Virginia legislators foresee session overtime to wrap up budget tweaks
Friday, February 25, 2011; 11:02 PM
RICHMOND - The Virginia General Assembly is unlikely to complete revisions to the state's two-year budget Saturday and probably will have to extend its annual legislative session by at least one day.
House and Senate negotiators inched closer to a budget deal late Friday, but key differences on spending for education, public safety and social services still remained.
The Republican-led House and Democratic-controlled Senate have agreed to pump $75 million in new money into K-12 education, $114 million into the state's rainy day fund and $32 million from the general fund into transportation, according to some senators and delegates.
In response to a scathing Department of Justice report of the state's five training centers, lawmakers also are working toward a compromise in which the state would set aside $30 million to move developmentally disabled residents from institutions to community-based care.
"I'm encouraged,'' Sen. Thomas K. Norment Jr. (R-James City) said. "We've made some progress." But he called the notion that the assembly could finish Saturday, as scheduled, "unduly optimistic."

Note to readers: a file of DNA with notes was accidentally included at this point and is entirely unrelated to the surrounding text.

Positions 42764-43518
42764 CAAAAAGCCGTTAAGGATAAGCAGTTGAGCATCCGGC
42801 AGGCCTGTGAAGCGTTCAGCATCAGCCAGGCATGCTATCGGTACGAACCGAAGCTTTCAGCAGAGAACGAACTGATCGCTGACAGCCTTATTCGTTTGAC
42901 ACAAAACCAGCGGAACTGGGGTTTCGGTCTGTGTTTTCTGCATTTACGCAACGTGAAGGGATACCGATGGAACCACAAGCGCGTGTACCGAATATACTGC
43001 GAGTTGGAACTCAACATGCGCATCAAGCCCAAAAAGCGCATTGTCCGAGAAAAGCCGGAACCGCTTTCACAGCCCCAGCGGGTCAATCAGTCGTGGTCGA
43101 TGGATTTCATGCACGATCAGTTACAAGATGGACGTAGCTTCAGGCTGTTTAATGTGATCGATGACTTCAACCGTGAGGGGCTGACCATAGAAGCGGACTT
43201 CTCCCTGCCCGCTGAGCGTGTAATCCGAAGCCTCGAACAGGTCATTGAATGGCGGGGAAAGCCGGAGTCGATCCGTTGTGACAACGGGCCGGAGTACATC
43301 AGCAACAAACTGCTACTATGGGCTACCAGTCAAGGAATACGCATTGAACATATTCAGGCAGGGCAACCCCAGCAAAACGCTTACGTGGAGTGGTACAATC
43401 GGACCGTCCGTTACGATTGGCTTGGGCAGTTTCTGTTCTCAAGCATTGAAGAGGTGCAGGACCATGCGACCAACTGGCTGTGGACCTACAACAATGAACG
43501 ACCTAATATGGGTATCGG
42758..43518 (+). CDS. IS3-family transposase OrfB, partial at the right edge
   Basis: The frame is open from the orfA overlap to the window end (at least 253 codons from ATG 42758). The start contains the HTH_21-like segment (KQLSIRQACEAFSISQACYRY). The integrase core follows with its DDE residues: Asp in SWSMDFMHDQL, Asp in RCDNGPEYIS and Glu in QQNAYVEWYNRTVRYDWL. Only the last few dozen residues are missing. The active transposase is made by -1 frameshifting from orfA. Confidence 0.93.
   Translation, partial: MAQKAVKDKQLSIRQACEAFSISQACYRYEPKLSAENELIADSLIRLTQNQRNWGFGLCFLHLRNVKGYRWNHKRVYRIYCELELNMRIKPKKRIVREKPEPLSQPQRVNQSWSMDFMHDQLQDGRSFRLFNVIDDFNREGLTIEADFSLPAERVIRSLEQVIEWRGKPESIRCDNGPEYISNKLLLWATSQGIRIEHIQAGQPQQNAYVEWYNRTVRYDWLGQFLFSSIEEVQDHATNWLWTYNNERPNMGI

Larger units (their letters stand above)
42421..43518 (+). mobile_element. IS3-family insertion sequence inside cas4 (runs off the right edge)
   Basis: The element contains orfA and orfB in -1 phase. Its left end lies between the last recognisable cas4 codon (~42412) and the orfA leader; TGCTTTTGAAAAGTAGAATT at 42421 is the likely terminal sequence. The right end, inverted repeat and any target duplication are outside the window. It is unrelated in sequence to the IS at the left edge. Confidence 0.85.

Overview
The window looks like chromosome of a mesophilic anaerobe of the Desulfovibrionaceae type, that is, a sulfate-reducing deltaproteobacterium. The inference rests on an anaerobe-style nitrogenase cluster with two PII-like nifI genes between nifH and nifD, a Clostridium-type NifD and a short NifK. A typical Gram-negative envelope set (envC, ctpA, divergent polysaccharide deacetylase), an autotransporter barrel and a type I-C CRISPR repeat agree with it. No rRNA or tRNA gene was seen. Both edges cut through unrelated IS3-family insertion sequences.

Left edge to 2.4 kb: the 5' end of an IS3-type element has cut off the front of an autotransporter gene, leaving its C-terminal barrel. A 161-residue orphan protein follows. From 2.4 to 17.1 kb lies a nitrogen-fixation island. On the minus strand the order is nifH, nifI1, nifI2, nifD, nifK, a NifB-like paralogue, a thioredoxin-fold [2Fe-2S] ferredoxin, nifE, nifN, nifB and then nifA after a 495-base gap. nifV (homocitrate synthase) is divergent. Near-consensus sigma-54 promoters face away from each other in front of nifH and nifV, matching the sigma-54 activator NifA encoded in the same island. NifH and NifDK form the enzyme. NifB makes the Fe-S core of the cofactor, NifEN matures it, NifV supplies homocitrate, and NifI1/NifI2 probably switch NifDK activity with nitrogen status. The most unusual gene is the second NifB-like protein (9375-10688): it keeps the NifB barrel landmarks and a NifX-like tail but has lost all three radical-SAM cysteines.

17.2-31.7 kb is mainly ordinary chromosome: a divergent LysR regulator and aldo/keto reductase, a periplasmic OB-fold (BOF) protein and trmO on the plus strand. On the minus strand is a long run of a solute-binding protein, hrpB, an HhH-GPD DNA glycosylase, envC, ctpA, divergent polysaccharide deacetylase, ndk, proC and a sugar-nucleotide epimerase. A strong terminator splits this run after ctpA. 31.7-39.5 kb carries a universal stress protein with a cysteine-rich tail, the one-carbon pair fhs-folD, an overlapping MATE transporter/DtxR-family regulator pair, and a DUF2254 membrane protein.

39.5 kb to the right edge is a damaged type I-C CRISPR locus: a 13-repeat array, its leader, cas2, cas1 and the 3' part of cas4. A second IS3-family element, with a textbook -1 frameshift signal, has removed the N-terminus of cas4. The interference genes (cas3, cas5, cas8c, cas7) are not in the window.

Robert Vaughn, staff director for the House Appropriations Committee, said the dozen negotiators hope to hash out a compromise by noon Saturday.
It would then take hours for staff members to review and print the budget. Lawmakers could have it on their desks by late Saturday night or Sunday morning.
If the session went into overtime, at a cost of about $20,000 a day, it would be the sixth session extension in a decade.
Del. S. Chris Jones (R-Suffolk) said he had not given up hope - holding up his crossed fingers when asked about leaving Richmond on time. But Sen. Janet D. Howell (D-Fairfax) suggested that the legislature may not leave town until Monday or Tuesday.
The two chambers voted Wednesday to extend the deadline for budget negotiators to reach a deal on the state budget until midnight Thursday after their original Tuesday deadline passed with no compromise.
Last year, it extended its session by one day to finish work on the state's two-year, $78-billion budget.
Budget conferees began meeting Feb. 14 as they looked to make hundreds of changes to the state's $78-billion two-year budget. Gov. Robert F. McDonnell (R) has met with them twice.